Anita Brenner, George R. Leighton. The Wind that Swept Mexico: The History of the Mexican Revolution, 1910-1942. Austin: University of Texas Press, 1996. iii + 310 pp. $19.95 (paper), ISBN 978-0-292-79024-7.
Reviewed by Charles C. Kolb (National Endowment for the Humanities)
Published on H-LatAm (April, 1999)
[Disclaimer: The opinions expressed in this review are those of the authorand not of his employer or any other federal agency.]
Happily, the University of Texas Press has kept in print in its original edition this classic volume that explicates the Mexican Revolution and its aftermath through 1942. Originally published in 1943, this analysis has a lucid 106-page text written by Anita Brenner augmented by 184 splendid and compelling historical news photographs assembled by George R. Leighton. The current "new edition" of this pictorial history is printed on non-acidic paper, is a sturdy paperback, and has a reset text and image plates remade from prints at the New York Public Library. Therefore the narrative typeface is easier to read and the photographs have an enhanced clarity and crispness not found in the original edition published by Harpers during World War Two. Originally the narrative appeared as a series of articles in Harper's Magazine. During the early 1970s there was some thought by the author and the press that the text should be emended to bring the story of the revolution up to date. However, they came to the conclusion that they should not to make this change.
Anita Brenner (1905-1974) was born in Aguascalientes, Mexico of immigrant Latvian-Jewish parents and was educated in the United States. She was a true multinational, participating actively in the Mexican, American, and Jewish communities and in art, literature, and politics. Her extraordinary life has recently been documented by her daughter, Susannah Joel Glusker, in a biography entitled Anita Brenner: A Mind of Her Own (Austin: University of Texas Press, 1998). Brenner's colleague, George Leighton, assisted her in assembling from a variety of sources the memorable images that help to illustrate The Wind that Swept Mexico. Some of the original prints were cleaned and rephotographed by the distinguished photographer Walker Evans.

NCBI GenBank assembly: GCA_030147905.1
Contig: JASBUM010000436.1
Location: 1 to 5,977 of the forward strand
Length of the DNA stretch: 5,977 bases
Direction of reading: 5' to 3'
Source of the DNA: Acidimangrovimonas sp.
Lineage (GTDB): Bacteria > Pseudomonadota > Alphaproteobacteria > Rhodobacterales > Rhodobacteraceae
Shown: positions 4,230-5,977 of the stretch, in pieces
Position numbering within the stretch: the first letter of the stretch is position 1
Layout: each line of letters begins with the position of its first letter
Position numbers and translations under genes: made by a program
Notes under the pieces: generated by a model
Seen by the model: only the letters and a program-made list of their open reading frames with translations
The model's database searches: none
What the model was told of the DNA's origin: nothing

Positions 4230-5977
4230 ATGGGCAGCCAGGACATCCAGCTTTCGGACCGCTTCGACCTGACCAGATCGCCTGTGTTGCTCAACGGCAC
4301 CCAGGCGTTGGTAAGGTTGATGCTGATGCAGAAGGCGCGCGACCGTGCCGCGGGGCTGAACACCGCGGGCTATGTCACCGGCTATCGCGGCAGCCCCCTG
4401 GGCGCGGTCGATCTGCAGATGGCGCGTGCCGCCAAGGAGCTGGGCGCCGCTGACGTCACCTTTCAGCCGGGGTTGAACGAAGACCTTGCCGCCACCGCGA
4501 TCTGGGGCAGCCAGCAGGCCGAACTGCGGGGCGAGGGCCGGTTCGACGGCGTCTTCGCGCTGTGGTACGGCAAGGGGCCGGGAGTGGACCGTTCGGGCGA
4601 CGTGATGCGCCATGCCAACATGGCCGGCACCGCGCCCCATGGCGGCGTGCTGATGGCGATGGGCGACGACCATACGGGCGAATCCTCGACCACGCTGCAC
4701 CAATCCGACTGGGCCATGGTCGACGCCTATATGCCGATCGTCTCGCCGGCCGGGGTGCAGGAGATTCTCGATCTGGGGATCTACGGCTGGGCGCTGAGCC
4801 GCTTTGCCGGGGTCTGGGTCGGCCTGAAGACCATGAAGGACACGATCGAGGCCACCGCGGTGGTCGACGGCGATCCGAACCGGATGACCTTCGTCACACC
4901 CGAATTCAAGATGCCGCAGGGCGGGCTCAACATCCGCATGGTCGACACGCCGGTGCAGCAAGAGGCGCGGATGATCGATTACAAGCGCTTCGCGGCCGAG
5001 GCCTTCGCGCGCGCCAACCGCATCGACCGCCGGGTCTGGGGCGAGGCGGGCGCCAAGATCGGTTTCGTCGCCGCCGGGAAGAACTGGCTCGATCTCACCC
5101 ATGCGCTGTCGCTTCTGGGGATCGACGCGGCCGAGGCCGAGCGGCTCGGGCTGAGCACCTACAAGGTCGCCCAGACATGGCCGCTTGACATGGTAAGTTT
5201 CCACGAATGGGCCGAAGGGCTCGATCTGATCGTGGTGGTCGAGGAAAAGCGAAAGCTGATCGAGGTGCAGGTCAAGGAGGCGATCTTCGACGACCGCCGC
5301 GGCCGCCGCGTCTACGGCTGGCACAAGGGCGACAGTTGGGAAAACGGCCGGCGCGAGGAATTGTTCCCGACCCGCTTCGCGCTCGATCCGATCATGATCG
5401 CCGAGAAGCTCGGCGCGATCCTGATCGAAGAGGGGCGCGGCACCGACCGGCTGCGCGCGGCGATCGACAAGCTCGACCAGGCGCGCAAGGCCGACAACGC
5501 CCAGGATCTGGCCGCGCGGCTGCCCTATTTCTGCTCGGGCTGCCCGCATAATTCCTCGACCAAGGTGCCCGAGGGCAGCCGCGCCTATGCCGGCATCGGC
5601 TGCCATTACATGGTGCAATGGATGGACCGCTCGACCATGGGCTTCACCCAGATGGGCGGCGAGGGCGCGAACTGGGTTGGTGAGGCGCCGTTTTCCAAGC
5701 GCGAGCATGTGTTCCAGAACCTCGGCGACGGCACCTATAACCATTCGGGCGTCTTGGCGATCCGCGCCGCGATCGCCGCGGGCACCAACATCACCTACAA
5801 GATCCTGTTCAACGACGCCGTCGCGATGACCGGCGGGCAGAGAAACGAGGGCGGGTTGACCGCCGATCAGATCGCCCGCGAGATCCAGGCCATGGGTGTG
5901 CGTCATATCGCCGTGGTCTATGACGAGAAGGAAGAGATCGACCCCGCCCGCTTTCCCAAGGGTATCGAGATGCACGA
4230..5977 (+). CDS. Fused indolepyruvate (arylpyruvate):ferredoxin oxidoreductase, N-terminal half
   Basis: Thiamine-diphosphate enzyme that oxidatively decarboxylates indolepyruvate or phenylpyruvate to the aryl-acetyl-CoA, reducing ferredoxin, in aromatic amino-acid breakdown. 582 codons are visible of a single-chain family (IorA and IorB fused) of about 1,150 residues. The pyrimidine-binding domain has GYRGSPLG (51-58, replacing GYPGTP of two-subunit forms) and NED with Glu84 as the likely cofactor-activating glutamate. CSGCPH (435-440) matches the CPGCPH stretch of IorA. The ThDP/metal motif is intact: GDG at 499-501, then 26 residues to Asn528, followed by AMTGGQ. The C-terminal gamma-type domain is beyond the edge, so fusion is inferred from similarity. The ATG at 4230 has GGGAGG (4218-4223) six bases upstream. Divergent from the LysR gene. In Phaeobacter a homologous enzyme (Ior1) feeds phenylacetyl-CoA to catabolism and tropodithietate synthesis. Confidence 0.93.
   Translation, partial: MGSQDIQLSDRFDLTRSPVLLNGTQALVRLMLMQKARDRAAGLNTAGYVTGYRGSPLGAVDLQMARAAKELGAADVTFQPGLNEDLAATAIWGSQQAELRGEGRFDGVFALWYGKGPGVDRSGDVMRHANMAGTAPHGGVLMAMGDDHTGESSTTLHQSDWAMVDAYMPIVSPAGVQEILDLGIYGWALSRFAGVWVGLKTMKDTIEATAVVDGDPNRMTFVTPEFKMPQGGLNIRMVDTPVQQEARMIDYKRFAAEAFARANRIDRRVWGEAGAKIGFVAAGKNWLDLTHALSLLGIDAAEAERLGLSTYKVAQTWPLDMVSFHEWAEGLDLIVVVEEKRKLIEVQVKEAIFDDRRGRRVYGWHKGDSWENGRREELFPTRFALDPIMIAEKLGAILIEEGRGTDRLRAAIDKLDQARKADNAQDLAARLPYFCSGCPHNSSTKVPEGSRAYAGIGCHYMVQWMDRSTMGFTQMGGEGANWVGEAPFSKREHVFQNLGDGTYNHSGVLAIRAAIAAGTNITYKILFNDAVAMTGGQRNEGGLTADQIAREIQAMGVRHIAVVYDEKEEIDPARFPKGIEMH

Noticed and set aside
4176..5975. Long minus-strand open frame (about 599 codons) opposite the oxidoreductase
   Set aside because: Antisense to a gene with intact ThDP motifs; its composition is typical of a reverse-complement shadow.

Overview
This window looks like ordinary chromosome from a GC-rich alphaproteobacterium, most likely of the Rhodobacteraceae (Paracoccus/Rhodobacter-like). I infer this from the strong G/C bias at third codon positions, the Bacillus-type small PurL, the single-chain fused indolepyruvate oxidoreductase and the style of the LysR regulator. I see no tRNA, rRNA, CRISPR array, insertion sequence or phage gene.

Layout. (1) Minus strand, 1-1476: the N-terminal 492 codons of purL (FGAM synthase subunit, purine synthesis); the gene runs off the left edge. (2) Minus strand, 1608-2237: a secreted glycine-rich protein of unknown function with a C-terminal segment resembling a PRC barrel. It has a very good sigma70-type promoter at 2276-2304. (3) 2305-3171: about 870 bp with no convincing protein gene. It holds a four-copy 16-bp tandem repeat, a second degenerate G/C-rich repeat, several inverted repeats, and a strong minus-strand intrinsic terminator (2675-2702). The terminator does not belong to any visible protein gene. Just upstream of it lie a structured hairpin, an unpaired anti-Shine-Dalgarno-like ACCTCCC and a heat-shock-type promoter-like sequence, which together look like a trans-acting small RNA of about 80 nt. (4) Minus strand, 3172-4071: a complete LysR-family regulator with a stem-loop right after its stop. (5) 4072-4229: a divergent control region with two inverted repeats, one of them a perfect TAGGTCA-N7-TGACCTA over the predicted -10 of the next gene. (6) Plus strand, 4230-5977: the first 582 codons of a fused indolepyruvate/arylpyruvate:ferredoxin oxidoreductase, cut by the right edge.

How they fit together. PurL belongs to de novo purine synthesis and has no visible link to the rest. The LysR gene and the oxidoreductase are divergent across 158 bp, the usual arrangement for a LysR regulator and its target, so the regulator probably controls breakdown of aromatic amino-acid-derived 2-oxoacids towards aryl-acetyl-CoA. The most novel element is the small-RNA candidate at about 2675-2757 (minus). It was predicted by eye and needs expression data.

When Brenner's book was published in 1943, it was the first English-language work to present a general account of the several phases of the history of the Mexican Revolution, one of the greatest of this century. Indeed, at that time there were no complete accounts in English or Spanish. In well-chosen prose and captivating images the reader is transported into that era and perceives the story of that civil strife from the perspectives of the disadvantaged--the poor, the peasants, laborers, and women. The ten years of the civil war and the subsequent twenty-two years of "further struggle" are recounted vividly. She begins the account with the end of the eight-term presidency of Porfirio Diaz, whom she likens to Germany's Kaiser or Japan's Mikado.
The book carries an underlying message. Brenner's initial sentences convey that "we are not safe in the United States now  and henceforth, without taking Mexico in account; nor is Mexico safe disregarding us. This is something that Mexicans have long known, with dread, but that few Americans have had to look at. We are interdependent for two reasons. The first is geography. The second is what has been happening in Mexico since 1910" (p. 1). Likewise, she documents the land owning Americans--the Guggenheims and William Randolph Hearst--as well as the Mexican Madero family that controlled vast haciendas in northern Mexico. Brenner traces the backgrounds and activities of major Mexican revolutionaries: Venustiano Carranza, Doroteo Arango (aka Francisco "Pancho" Villa), Emiliano Zapata, Alvaro Obregon, and Lazaro Cardenas. Los grandes problemas nacionales (a treatise similar to Rosseau's Contrat social), Zapata's Plan de Ayala, battles along railroad rights-of-way, Mexico City as a military "No Man's Land," and the Constitution of 1917 are among the topics considered. "Mexico for the Mexicans" and the economic distances between the "haves and the have-not-yets" are recounted. The new government was fundamentally a military dictatorship, but social changes under the Calles administration, particularly the establishment of the Confederacion Regional Obrera Mexicana (CROM) as a national labor federation, set the post-revolutionary stage in Mexico.